I guess because the Chinese government already has absolute control they no longer feel the need to rule by fear. Their primary goal now is to maintain stability and peace. For the US, I suppose that’s good news: As soon as the US government is as controlling as the Chinese government, they too will stop using fear as a tool on their own people.

Controversial ‘BDLA’ One Of Few Video Games To Tackle War On Terror

Take that war on terror! Although sometimes tells me the war will hardly notice:

MTV News
“I’ve had a unique perspective being American for the last 12 or 13 years, traveling the world,” he said. “I introduce myself. I say my name is American, and it used to be it didn’t matter where I went: From Japan to India to Korea to Russia people were like, ‘What a f—ing cool name. We love America.’ These days they’re like, ‘What a f—ed-up name.’ Getting that cultural temperature of the world whenever you introduce yourself to people, that tends to drive you to wonder what’s going on with America’s role in the world.”

The game is now available in the US. Enjoy!


Love it or hate it, people certainly have strong feelings about the demo. And, as you can see be some of the comments being made, they have pretty strong feelings about me personally. I guess that’s to be expected when a guy puts his name on top of everything he makes.

A couple of thoughts about what I’ve been hearing. First off: Yes, I moderate the comments that post to my blog. Better that than becoming an instant billboard for Online-gambling-penis-enlarging-stock-trading Co. And, hard as it may be to believe, if you write something that’s pure insult then I’ll probably not allow your comment to post. My mom reads my blog.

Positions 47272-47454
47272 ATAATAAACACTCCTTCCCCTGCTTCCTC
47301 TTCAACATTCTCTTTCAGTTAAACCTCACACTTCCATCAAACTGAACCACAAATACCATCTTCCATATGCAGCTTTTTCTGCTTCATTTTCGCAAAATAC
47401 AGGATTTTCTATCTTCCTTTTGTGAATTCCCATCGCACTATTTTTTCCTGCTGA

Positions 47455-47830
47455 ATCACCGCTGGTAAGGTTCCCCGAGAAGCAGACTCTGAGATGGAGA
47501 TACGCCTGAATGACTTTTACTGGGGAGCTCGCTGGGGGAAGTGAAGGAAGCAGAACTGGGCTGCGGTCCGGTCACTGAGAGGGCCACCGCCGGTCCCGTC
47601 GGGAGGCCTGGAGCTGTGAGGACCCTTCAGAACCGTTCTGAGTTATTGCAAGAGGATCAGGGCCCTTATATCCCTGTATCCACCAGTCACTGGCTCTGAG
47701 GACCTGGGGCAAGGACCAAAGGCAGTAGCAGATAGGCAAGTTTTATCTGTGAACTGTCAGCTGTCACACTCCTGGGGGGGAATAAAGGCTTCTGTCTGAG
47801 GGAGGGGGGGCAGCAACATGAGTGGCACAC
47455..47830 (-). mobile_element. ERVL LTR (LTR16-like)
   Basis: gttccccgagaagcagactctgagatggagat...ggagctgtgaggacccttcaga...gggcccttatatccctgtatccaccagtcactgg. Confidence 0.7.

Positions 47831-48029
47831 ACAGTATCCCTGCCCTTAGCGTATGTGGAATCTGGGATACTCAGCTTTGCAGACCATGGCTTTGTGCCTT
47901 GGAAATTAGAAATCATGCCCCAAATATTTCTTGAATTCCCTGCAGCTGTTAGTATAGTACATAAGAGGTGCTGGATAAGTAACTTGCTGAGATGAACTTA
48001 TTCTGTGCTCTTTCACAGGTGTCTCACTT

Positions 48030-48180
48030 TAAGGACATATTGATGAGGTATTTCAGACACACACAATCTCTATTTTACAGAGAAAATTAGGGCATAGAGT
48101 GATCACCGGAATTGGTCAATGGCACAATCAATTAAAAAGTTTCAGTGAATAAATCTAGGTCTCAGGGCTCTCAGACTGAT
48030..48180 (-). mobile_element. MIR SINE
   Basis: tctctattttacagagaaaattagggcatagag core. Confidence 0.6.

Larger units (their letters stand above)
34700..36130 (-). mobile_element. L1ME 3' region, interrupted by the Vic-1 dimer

Next thing… aside from what a lot of people consider the general “suckiness” of the demo, this interview seemed to generate the most anti-American sentiment:

Computer Gaming World: So you take all these jobs overseas and deal with these hassles. How does it compare to here?

American McGee: U.S. game development teams are really creative, brilliant, innovative—and they’re really headstrong. A guy that I’d hire to be a junior artist would try to force an idea into a game and hijack the production, throwing a major monkey wrench into the process. That’s the Western development team. It’s the opposite with the Chinese team. If you come up with a good idea and you give them good direction, they’ll stamp it out. Problem is, they will not deviate a f***in’ inch from what I say. So the challenge is coming up with enough of a good idea, and…like, I find my days are now 80 percent just giving directions. And it’s really frustrating and really annoying and boring, but it works. Otherwise, I’ve had people following orders until there was nothing else to do. They just sit there and stare at the screen.

CGW: And do what?

AM: Nothing! They’re f***in’ frozen.

CGW: Are there any benefits, at least?

AM: Well, there is one obvious one. Labor is incredibly cheap in China and Hong Kong.

CGW: OK, Kathie Lee Gifford….

AM: Hey, that’s normal. It’s not like we’re doing something that everybody else doesn’t do. And what it means is that Bad Day L.A. has 120 unique NPC characters in it. That’s a lot of unique models and unique animations. That’s a lot of art assets.

I’d like to make it clear that my intention was not to ridicule or insult workers in China. I’m pointing out a clear distinction between two styles. US workers tend to be highly autonomous and self-motivated. Chinese workers have been taught by their government for decades that self-rule is a very bad thing. “The nail that sticks up gets the hammer” best describes the mentality I’m talking about. And I’m not the only person in the world to note this reality. It pervades every aspect of Chinese work-culture and has spawned dozens of books for Western managers working in China. Seems I didn’t express the point as maturely as I could have. Might have been because (as the interview notes) I was drinking while answering. Yeah, I can get drunk and make an ass of myself like the best of them.